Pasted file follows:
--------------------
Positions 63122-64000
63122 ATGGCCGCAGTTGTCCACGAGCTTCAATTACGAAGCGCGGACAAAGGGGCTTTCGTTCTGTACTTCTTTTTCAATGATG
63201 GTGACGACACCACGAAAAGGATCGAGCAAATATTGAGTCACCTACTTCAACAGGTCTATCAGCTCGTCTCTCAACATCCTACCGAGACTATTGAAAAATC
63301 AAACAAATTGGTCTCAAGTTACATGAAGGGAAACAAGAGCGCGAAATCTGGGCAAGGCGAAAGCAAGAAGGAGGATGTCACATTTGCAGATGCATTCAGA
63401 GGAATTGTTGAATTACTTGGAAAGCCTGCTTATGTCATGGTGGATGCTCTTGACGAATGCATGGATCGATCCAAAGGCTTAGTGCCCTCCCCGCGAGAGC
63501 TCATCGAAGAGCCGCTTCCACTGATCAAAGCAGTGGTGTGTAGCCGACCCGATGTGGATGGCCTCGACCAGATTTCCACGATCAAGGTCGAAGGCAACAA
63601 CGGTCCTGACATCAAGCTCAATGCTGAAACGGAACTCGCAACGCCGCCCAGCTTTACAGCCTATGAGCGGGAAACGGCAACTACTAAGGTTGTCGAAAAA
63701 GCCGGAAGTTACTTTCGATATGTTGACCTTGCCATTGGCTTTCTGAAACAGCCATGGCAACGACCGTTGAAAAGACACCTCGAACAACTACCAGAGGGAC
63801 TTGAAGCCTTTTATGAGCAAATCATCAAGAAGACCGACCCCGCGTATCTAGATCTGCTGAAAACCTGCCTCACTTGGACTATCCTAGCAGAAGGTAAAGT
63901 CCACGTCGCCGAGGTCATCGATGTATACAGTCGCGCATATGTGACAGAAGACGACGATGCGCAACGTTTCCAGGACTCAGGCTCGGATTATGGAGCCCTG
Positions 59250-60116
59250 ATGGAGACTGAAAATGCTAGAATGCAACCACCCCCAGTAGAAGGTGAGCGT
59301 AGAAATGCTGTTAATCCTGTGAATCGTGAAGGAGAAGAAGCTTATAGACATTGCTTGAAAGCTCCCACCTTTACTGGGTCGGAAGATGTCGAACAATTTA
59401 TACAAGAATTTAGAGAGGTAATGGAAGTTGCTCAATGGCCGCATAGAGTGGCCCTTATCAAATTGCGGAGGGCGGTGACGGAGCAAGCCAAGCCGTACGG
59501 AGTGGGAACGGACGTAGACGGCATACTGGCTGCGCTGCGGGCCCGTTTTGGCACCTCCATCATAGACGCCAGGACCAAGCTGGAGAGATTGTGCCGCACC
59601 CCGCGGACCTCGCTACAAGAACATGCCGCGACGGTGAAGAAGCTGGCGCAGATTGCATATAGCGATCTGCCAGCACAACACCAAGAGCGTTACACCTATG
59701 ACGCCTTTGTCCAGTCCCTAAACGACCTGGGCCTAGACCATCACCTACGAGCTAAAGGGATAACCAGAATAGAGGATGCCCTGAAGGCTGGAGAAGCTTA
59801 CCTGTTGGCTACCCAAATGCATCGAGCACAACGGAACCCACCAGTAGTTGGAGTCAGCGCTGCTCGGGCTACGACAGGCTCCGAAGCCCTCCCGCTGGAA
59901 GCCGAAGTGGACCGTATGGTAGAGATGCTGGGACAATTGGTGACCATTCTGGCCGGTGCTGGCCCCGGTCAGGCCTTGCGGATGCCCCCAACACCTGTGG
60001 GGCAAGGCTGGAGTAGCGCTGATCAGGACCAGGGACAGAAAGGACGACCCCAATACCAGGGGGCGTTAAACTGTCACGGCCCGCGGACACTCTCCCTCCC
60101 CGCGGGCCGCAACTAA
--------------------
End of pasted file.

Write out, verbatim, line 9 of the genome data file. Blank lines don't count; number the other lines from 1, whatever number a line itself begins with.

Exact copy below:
63801 TTGAAGCCTTTTATGAGCAAATCATCAAGAAGACCGACCCCGCGTATCTAGATCTGCTGAAAACCTGCCTCACTTGGACTATCCTAGCAGAAGGTAAAGT